2GIG Edge: Programming a Zone

2GIG Edge: Programming a Zone


Related Products

2GIG Edge w/ Verizon LTE - Wireless Alarm Control Panel
2GIG Edge w/ Verizon LTE
Wireless Alarm Control Panel
List Price: $570.00
Our Price: $370.99
2GIG Edge w/ AT&T LTE - Wireless Alarm Control Panel
2GIG Edge w/ AT&T LTE
Wireless Alarm Control Panel
List Price: $570.00
Our Price: $370.99

Description

In this video, Jorge from Alarm Grid shows you how to program a zone on the 2GIG Edge. Programming a zone is the act of assigning a sensor to the system. There are 100 wireless zones on the 2GIG Edge. Each wireless sensor will use at least one wireless zone, and there are even some sensors that will take up multiple zones for the purposes of performing multiple functions on the system. Programming zones is one of the most important steps for setting up the security system. Not only will you assign the sensor to a system zone, you will also configure various settings so that the system responds in the appropriate manner when the sensor is faulted. This response can certainly vary depending on the type of sensor that is involved. For example, a faulted smoke detector will result in a very different system response than a faulted door and window sensor.

There are many things that go into programming a zone. A wireless sensor will have a TXID or Serial Number that is unique to that sensor. This allows the system to identify that sensor. You will also need to set the Sensor Type for the zone. Some examples of Sensor Types include doors, windows, motions, smokes, CO detectors, shock sensors, temperature sensors, and others. The Response Type is very important, as this tells the system what action to take when the sensor is faulted. There are also smaller settings, such as whether or not the system will produce a chime when the sensor is faulted, and if a chime is set to emit, what chime sound will be made. You will also provide a name for the sensor and set whether or not the system will report out if the zone causes an alarm. Supervision settings are also configured when programming a zone.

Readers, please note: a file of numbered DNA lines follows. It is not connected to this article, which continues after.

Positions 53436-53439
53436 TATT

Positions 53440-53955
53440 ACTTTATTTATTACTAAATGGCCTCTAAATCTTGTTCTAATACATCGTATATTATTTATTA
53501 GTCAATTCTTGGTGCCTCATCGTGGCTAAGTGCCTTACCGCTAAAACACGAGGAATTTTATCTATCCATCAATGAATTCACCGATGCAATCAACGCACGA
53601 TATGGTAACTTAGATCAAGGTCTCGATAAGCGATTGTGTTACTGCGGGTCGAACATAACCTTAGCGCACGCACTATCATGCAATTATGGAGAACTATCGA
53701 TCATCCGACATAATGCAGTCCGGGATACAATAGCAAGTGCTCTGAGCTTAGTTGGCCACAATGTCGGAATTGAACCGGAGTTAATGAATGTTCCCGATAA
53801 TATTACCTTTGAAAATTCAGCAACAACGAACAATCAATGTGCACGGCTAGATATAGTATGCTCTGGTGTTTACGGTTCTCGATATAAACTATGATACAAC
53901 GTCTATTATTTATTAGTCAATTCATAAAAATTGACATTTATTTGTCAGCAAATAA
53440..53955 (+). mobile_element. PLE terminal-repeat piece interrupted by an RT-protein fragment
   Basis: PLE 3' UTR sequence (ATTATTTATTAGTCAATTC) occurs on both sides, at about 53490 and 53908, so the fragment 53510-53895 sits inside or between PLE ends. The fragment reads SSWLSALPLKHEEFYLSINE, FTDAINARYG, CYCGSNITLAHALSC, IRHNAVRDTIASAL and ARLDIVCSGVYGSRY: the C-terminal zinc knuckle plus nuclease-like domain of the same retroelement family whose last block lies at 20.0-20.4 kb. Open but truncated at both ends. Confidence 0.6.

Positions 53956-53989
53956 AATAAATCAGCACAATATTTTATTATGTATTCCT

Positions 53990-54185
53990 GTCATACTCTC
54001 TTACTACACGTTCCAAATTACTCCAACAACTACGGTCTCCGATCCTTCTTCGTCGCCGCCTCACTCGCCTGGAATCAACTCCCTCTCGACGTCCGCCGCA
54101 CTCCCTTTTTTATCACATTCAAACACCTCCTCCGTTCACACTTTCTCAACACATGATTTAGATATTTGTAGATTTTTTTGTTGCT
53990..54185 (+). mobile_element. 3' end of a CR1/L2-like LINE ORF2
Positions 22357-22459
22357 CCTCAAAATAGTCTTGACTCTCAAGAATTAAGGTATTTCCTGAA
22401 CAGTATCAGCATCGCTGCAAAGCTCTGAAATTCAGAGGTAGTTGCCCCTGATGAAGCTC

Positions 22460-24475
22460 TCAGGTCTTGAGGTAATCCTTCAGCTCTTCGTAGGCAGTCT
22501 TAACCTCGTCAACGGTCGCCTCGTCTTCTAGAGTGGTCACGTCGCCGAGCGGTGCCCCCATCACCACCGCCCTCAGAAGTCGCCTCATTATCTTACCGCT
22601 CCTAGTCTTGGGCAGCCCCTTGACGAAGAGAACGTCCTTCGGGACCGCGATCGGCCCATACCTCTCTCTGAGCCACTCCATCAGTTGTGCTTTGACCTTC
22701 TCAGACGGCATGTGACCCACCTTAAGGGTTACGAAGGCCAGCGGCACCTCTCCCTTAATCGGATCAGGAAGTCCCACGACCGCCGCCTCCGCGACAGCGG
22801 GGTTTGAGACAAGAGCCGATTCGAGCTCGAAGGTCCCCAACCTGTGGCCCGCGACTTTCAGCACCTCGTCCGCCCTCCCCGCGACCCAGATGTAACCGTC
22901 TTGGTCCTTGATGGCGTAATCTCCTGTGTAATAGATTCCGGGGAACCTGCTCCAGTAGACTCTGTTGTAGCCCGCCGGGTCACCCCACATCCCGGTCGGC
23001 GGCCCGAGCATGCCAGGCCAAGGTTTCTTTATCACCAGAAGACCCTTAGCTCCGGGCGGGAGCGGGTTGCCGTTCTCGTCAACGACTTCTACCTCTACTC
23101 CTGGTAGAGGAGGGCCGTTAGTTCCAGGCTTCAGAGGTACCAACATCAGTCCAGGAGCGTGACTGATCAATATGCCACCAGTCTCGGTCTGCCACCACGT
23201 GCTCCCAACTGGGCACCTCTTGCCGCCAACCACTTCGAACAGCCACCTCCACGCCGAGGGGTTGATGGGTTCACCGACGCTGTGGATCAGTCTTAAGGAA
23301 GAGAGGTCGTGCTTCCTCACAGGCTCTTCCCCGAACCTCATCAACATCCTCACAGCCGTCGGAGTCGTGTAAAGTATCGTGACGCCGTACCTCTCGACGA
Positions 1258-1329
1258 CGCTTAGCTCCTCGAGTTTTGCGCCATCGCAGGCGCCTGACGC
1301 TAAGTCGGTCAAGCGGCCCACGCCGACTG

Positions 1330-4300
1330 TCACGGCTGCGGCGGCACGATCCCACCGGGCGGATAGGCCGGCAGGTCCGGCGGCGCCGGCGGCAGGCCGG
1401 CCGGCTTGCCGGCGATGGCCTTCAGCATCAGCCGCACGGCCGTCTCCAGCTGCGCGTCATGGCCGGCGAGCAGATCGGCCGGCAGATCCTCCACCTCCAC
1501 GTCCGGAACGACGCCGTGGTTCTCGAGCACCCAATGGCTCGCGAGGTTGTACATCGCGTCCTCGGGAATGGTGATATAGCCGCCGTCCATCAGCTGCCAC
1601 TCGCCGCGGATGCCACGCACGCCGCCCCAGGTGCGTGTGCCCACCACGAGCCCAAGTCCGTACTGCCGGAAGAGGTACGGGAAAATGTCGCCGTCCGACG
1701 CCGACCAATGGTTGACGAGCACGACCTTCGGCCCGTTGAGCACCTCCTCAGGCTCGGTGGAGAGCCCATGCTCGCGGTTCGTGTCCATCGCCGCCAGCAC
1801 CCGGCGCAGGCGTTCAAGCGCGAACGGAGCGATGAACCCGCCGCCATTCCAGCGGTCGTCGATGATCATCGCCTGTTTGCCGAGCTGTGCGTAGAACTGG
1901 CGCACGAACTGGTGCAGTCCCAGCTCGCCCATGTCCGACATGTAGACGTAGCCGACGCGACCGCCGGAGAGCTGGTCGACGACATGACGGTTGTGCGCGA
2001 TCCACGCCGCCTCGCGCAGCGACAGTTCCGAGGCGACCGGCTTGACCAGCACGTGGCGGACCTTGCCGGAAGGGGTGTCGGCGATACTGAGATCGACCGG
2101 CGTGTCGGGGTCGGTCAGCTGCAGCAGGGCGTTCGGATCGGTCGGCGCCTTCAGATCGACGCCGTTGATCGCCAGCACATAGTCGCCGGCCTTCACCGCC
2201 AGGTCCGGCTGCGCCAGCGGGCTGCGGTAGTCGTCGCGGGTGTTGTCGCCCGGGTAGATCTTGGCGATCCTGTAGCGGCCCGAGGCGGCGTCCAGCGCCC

https://www.alarmgrid.com/faq/how-do-i-program-a-zone-on-a-2gig-edge

http://alrm.gd/get-monitored


Transcript